Client Catches – Final flurry!
As I intimated in my previous blog post here, the larger bass have (surprisingly so) been rather difficult to come by over the past two weeks. However, when you’re fishing along the wonderful ‘South Hams’ coastline you are always in with a shout – be it in the middle of the summer, or the depths of winter for that matter…
Someone who fishes practically year round, and who knows certain stretches of this mystical coastline like the back of their hand was my client (Jack) – an experienced local angler who had “done a bit of night lure fishing for bass.” But it was the prospect of learning how to catch them on needlefish that prompted him to start reading my blog posts – which in turn, prompted his girlfriend to purchase a ‘South Devon Bass Guide’ voucher for his Birthday.
Quite simply, he didn’t really know what they represented in the water or how to use them effectively – something that would be well and truly remedied by the end of what was a very pleasant session, with a very relaxed and exceptionally receptive client.
Over the ebb
Commencing the session during the late afternoon, my plan was for Jack to fish with surface lures from a large rocky promontory exposed to the lateral tide in daylight, before walking a mile or so to a shingle cove in order cover the ‘night time needlefish element.’ It was a hot day too, therefore I was somewhat surprised not to see numbers of cars in the lanes or bathers on the beach as we trudged to my chosen venue…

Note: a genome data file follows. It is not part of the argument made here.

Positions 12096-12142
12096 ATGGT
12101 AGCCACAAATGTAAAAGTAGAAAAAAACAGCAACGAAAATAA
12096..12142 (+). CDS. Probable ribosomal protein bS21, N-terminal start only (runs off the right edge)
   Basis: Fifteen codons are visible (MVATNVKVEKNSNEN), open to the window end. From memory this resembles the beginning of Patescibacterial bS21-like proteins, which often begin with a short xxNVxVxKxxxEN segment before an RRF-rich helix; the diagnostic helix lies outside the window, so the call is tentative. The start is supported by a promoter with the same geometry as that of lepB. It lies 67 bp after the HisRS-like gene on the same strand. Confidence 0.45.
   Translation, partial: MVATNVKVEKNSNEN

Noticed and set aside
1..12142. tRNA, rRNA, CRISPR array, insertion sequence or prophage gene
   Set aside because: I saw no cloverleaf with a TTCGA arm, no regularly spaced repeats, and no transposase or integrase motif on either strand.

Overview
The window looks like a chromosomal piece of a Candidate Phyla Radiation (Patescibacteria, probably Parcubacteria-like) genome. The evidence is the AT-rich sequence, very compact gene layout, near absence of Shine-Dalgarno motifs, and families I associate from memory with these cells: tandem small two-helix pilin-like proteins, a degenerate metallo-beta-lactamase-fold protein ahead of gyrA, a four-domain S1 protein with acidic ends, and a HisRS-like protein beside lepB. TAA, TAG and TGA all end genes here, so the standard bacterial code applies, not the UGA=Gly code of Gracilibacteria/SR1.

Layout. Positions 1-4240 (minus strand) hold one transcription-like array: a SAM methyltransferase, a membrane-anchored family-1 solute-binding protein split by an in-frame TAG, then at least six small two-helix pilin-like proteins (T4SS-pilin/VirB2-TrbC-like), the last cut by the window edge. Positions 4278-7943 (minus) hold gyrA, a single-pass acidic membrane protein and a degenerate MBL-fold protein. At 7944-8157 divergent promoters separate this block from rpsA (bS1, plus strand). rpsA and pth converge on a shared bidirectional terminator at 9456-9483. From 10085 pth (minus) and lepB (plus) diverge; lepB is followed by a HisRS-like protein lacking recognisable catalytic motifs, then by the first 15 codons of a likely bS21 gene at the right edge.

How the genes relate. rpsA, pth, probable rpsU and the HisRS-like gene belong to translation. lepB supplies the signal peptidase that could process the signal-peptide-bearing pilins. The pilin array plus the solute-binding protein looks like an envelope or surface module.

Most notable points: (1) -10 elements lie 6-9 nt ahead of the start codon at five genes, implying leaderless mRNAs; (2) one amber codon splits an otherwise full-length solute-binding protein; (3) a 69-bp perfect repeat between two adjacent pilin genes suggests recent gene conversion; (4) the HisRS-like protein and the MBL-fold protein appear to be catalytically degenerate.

First up, and with a slight amount of white aerated water breaking lazily around our stance I decided that a shallow-medium diving minnow cast and retrieved around the underwater (but highly noticeable with polarised sunglasses) rocks surrounding our platform would be appropriate. Systematically, Jack set to work as I offered tips to improve his casting, alongside some guidance on how to work the lures more effectively (adding the occasional ‘twitch’ to the retrieve to entice or induce a bass into taking a lure rather than following it being one such observation).
For a good three hours Jack persevered with the hard diving minnow, various surface patterns in different sizes and a lure that has served me well this season under very similar circumstances – the 23g Savage Gear Seeker here. However, the action finally began once the tide started to flood, in conjunction with the Sun lowering behind us. Firstly, a couple of bass swirled at his surface lure, but before long a small one finally nailed it good and proper, followed by another soon after.
Now I’m not normally one to go on gut instinct in regards to mark selection when I am guiding clients, as I generally have everything planned as meticulously as possible and my decisions made as where we are going. However, I am also always open to suggestions from my clients or indeed open to remaining flexible. Therefore, as the sea had now settled beautifully into near as dam it completely flat calm conditions, I asked Jack how he felt about remaining where we were, and standing on another section of ‘our rock’ in order to fish into the 2-6ft of water in front of us into darkness?